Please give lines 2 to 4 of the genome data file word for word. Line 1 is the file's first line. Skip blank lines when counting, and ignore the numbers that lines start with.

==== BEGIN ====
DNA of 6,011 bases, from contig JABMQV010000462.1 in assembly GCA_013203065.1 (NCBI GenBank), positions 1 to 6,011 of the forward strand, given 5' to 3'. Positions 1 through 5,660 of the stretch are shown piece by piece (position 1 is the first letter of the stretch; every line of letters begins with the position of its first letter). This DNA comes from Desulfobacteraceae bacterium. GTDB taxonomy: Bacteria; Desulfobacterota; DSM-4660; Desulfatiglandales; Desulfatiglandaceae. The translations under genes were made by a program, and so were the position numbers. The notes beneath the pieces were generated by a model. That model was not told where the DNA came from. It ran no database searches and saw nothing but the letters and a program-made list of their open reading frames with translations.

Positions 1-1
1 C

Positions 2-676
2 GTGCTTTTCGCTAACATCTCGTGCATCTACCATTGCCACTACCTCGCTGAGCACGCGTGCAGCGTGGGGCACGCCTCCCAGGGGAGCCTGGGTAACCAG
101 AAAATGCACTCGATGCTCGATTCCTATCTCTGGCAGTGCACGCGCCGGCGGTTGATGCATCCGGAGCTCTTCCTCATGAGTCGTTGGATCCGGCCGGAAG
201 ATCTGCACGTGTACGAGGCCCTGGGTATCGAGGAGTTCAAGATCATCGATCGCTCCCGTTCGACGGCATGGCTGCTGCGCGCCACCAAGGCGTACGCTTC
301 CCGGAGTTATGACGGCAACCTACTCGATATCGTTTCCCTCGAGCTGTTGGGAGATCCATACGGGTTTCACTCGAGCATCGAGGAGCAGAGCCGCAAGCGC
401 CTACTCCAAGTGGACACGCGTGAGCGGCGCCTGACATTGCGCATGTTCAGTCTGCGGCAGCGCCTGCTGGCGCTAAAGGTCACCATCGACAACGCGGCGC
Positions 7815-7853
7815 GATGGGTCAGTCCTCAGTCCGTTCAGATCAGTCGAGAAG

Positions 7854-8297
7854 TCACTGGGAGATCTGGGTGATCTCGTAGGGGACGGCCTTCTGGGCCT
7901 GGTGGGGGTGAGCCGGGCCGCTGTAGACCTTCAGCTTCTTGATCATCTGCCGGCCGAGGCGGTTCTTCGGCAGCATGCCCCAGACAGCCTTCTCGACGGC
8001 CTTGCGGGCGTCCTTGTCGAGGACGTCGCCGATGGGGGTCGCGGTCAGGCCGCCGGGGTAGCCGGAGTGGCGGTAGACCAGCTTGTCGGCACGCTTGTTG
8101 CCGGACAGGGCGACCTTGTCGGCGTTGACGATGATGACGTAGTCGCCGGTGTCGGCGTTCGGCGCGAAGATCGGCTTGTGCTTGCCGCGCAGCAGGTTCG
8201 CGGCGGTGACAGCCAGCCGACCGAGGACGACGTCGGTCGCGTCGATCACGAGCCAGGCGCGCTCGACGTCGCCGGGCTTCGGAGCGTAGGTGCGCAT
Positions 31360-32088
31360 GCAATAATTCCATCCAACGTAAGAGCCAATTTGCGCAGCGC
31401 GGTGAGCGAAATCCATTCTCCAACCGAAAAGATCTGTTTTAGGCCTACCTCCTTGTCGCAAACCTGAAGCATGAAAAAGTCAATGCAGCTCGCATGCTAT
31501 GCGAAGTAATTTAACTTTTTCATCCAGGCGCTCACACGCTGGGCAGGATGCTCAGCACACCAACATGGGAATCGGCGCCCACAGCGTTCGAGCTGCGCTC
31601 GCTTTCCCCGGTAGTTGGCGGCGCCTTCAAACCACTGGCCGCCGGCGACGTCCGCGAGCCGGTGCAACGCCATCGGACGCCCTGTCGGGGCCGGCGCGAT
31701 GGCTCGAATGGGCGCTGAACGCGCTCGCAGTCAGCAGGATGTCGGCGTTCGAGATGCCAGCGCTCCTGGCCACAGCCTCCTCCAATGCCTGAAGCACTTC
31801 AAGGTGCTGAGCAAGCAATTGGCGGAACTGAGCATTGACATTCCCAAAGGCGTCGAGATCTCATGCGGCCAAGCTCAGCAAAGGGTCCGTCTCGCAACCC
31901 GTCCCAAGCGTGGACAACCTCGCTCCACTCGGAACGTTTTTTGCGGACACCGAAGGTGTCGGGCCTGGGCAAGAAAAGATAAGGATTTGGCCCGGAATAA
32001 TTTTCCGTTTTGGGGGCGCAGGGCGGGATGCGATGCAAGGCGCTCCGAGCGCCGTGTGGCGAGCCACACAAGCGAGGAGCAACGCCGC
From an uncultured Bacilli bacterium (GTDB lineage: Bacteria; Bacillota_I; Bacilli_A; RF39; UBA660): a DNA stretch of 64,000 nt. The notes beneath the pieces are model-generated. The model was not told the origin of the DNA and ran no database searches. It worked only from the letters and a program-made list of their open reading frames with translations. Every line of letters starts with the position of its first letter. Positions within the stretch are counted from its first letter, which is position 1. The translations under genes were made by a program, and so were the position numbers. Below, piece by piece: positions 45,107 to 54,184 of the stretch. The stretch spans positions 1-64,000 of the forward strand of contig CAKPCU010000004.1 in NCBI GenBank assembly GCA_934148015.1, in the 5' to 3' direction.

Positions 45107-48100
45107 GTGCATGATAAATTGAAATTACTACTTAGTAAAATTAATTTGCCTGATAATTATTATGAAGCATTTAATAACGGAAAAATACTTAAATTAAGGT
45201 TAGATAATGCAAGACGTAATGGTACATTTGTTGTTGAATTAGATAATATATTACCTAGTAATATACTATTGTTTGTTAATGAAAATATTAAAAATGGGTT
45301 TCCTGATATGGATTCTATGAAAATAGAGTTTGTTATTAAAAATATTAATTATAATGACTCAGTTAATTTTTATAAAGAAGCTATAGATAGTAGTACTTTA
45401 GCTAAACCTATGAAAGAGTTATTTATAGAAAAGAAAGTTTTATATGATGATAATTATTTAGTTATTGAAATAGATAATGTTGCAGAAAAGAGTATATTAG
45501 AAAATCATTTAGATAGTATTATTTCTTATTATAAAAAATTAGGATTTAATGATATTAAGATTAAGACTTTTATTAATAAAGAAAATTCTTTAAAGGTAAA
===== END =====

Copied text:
Positions 1-1
1 C

Positions 2-676